Edward Said’s Humanism and Democratic Criticism: Bridging the Gap Between the Humanities and the Public Sphere in the Post-9/11 World

By:
Dr. Jonathan Walsh
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Edward Said’s revolutionary vision for the humanities proposes at once a radical and traditional role for the humanist, inspired by Vico’s notion of self-knowledge and supplemented by unrelenting self-criticism, underscoring in particular the role literary criticism and hermeneutics as a foundation for a broader role of critical inquiry extending into the public sphere. The capacity for self-criticism is not, in his view, necessarily disconnected from the whole of human experience, including the political and topical realms and those associated with the social sciences, especially when humanists open their own culture to criticism by studying cultures foreign to our own. Thus Said posits not only the usefulness, but indeed the indispensability of philology (exemplified by Eric Auerbach’s 'Mimesis' among other works) in the formation of the intellectual, who has a unique ability to analyze structures of power and discourse in a meaningful way, and who is in a position to act, not alone but in concert with like scholars, as an effective critic of other dominant narratives.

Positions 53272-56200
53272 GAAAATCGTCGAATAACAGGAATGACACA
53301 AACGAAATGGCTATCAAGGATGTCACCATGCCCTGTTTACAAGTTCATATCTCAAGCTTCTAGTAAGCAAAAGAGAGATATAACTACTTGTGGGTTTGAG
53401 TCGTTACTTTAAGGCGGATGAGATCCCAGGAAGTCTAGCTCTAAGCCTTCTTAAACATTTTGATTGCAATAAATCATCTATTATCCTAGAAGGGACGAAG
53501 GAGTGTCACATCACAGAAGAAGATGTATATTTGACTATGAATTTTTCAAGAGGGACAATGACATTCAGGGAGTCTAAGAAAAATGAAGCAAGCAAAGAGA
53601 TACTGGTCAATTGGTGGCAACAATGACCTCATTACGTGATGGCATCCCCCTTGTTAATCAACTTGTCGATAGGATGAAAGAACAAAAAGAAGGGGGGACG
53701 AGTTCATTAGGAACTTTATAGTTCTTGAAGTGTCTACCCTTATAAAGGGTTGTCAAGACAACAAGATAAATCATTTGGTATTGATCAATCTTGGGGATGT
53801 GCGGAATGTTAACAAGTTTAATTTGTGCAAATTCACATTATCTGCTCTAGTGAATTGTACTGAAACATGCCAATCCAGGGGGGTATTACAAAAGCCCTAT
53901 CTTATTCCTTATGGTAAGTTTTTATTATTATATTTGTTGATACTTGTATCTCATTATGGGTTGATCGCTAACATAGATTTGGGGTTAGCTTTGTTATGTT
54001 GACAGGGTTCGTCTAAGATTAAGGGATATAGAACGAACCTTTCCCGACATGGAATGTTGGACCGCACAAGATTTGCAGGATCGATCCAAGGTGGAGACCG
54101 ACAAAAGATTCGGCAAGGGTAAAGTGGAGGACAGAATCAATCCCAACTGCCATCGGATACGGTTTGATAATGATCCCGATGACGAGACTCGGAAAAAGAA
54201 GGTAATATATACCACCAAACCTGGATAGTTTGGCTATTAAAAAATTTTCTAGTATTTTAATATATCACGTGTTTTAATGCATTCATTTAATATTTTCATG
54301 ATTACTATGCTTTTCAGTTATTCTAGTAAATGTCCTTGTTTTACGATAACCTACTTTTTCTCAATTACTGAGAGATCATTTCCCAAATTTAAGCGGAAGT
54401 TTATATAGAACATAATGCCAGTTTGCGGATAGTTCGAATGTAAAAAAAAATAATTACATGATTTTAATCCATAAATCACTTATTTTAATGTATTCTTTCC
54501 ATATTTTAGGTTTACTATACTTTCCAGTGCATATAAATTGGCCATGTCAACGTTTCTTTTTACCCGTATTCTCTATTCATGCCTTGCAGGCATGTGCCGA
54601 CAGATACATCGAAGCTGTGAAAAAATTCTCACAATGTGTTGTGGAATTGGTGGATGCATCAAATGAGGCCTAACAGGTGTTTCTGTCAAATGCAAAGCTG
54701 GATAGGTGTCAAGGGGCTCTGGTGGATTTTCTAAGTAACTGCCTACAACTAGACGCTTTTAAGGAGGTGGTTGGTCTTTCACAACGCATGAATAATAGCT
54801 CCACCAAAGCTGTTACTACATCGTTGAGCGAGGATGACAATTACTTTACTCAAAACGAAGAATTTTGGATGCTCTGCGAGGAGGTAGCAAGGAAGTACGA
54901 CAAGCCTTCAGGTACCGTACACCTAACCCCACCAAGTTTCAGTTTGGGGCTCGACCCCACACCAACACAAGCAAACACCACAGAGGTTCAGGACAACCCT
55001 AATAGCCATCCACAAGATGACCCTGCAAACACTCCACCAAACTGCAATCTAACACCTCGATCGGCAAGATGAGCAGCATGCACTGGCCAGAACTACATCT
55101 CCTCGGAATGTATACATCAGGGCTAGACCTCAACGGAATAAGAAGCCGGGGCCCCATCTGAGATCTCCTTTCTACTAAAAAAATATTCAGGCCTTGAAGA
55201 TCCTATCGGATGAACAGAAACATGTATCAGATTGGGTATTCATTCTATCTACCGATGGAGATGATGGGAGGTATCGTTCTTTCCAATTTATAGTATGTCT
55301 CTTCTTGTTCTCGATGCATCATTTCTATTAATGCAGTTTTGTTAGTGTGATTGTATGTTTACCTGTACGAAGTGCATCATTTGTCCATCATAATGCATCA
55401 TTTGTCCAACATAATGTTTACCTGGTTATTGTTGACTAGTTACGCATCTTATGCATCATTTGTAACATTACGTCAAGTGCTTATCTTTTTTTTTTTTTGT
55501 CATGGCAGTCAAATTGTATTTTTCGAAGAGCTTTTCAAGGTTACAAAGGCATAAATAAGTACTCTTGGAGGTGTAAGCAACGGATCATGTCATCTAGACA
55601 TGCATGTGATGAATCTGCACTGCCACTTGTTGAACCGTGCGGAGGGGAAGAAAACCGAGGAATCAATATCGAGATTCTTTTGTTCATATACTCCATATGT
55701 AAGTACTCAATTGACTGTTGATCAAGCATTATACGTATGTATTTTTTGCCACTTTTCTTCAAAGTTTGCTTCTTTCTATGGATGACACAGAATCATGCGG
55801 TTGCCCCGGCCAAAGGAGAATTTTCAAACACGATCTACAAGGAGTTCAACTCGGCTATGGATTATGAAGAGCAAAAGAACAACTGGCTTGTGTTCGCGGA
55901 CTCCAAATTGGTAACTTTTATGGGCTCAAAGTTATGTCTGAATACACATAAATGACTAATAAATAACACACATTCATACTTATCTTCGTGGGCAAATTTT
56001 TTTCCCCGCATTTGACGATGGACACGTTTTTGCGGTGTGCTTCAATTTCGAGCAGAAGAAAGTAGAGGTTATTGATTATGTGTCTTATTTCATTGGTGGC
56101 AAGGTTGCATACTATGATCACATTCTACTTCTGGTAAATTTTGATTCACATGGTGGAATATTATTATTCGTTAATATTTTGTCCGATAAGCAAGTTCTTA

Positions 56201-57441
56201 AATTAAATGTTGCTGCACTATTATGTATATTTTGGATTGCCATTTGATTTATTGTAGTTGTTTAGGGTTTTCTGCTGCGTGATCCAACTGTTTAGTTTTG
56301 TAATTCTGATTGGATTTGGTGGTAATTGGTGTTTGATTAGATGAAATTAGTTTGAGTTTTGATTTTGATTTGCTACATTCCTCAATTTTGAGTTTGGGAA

This paper will explore the implications of Said’s recovery of humanities for the academy in terms of interdisciplinarity and the framing of discourse in the public sphere, while reconsidering the relationship between the state and the university and how this relationship has evolved historically in the US.


Keywords: Humanism, Multiculturalism, Philology, Academy, Public Sphere, Democratic Criticism
Stream: Literature, Literary Studies, Philosophy, Ethics, Consciousness, Teaching and Learning, Globalisation
Presentation Type: Paper Presentation in English
Paper: Edward Said’s Humanism and Democratic Criticism


Dr. Jonathan Walsh

Associate Professor of French, French Department, Wheaton College, Massachusetts
USA

My research has focused on early eighteenth-century French fiction and journalism: Abbé Prévost,
Montesquieu, Graffigny, Denon as well as Proust. Of particular interest to me are questions of interpretation and reception of early French fiction, and the role of international newsletters in the creation of the Republic of Letters and representations of national character. I teach courses on the Enlightenment, Francophone authors, and French cinema.

Ref: H06P0260